- To make available to all civil servants, an opportunity to continuously build and strengthen their Behavioral, Functional and Domain Competencies in their self-driven and mandated learning paths.
- To enable all the Central Ministries and Departments and their Organizations to directly invest their resources towards co-creation and sharing the collaborative and common ecosystem of learning through an annual financial subscription for every employee.
- To encourage and partner with the best-in-class learning content creators, including public training institutions, universities, start-tips and individual experts.
- To undertake data analytics in respect of data emit provided by iGOT- Karmayogi about various aspects of capacity building, content creation, user feedback and mapping of competencies and identify areas for policy reforms.
How will Mission Karmayogi work?
- An integrated government online training platform – iGOT Karmayogi – will be set up for the Mission.
- The iGOT-Karmayogi platform brings the scale and state-of-the-art infrastructure to augment the capacity of over two crore officials in India.
- The platform will act as a launchpad for the National Program for Civil Services Capacity Building (NPCSCB), which will enable a comprehensive reform of the capacity building apparatus at the individual, institutional and process levels.
- There will be a Prime Minister’s Public Human Resources Council consisting of select Union Ministers, Chief Ministers, eminent public HR practitioners, thinkers, global thought leaders and public service functionaries under the chairmanship of the Prime Minister.
- The council will serve as the apex body for providing strategic direction to the task of civil services reform and its capacity building.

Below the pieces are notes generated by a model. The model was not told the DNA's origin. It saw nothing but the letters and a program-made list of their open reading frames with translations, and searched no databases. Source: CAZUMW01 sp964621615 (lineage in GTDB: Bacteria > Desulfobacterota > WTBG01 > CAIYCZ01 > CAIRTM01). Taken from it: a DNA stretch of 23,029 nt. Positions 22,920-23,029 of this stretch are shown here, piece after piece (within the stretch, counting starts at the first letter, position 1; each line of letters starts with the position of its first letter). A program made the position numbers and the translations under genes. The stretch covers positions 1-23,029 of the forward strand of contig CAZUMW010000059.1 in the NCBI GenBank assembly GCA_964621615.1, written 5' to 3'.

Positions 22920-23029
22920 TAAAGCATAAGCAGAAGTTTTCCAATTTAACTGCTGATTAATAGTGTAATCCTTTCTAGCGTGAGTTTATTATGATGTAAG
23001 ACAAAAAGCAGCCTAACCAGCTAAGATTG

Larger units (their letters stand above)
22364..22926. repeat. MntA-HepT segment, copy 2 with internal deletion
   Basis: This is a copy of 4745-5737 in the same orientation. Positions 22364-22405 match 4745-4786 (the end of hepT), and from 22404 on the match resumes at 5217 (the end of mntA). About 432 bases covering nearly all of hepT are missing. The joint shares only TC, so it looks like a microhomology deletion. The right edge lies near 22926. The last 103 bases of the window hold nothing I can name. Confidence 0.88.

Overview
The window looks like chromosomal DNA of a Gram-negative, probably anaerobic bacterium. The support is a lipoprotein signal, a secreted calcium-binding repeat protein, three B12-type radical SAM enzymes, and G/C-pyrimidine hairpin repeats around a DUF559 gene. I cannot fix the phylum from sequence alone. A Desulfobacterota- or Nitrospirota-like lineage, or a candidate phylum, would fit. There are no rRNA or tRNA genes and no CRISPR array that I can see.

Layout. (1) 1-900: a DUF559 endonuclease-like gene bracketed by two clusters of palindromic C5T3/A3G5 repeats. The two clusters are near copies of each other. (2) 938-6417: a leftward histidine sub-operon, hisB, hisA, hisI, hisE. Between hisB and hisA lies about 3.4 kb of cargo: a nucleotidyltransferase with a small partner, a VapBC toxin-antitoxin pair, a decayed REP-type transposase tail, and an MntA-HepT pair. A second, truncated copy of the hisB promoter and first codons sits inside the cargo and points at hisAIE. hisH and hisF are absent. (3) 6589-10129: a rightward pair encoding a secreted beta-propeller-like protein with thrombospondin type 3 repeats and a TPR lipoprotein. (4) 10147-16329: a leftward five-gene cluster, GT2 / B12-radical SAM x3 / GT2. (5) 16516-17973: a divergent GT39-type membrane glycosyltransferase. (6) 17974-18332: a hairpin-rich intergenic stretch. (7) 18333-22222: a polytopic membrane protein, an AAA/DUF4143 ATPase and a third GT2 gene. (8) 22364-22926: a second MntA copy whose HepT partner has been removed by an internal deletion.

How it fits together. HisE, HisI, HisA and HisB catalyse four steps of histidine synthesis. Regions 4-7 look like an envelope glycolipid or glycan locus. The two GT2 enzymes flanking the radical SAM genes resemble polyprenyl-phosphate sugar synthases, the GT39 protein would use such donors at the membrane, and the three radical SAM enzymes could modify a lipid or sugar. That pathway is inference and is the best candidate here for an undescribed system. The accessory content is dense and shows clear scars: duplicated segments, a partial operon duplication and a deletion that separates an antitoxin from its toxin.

- NPCSCB will be governed by the Prime Minister’s Human Resource Council.
- Besides the Prime Minister’s Public Human Resources Council, there will be a Cabinet Secretary Coordination Unit comprising of select secretaries and cadre controlling authorities.
- The government has proposed to set up a Capacity Building Commission to manage capacity building ecosystem.
- The Commission will also come out with an Annual State of Civil Service Report.
- There will be a Special Purpose Vehicle (SPV) for owning and operating the digital assets and technological platform for online training and a coordination unit headed by the Cabinet Secretary for the program. It will be set up under Section 8 of the Companies Act, 2013.
- The SPV will be a “not-for-profit” company and will own and manage iGOT-Karmayogi platform.
- The SPV will create and operationalise the content, market place and manage key business services of iGOT-Karmayogi platform, relating to content validation, independent proctored assessments and telemetry data availability.
- The SPV will own all Intellectual Property Rights on behalf of the Government of India.
- Besides the setting up of the SPV, an appropriate monitoring and evaluation framework will also be put in place for performance evaluation of all users of the iGOT-Karmayogi platform to generate a dashboard view of Key Performance Indicators.
Role of Capacity Building Commission
- Mission Karmayogi proposed to set up a Capacity Building Commission, to ensure a uniform approach in managing and regulating the capacity building ecosystem on a collaborative and co-sharing basis.
- The role of the commission includes:
- To assist the PM Public Human Resources Council in approving the Annual Capacity Building Plans.
- To exercise functional supervision over all Central Training Institutions dealing with civil services capacity building.
- To create shared learning resources, including internal and external faculty and resource centres.
- To coordinate and supervise the implementation of the Capacity Building Plans with the stakeholder Departments.
- To make recommendations on standardization of training and capacity building, pedagogy and methodology.
- To set norms for common mid-career training programs across all civil services.
- To suggest policy interventions required in the areas of HR Management and Capacity Building for the Government.
How will the mission be implemented?
- The implementation will be based on the framework for the mission, which consists of the following:
- Prime Minister’s Public Human Resource Council
- Cabinet Secretary Coordination Unit
- Capacity Building Commission
- Special Purpose Vehicle
How will it be funded?
- To cover around 46 lakh central employees, a sum of Rs 510.86 crore will be spent over a period of 5 years from 2020-21 to 2024-25.
- The expenditure is partly funded by multilateral assistance to the tune of $50 million.
- The mission Karmaayogi will help make Civil Servant more efficient, effective, accountable, and responsive to the needs of the citizen as the capacity of Civil Services plays a vital role in achieving better governance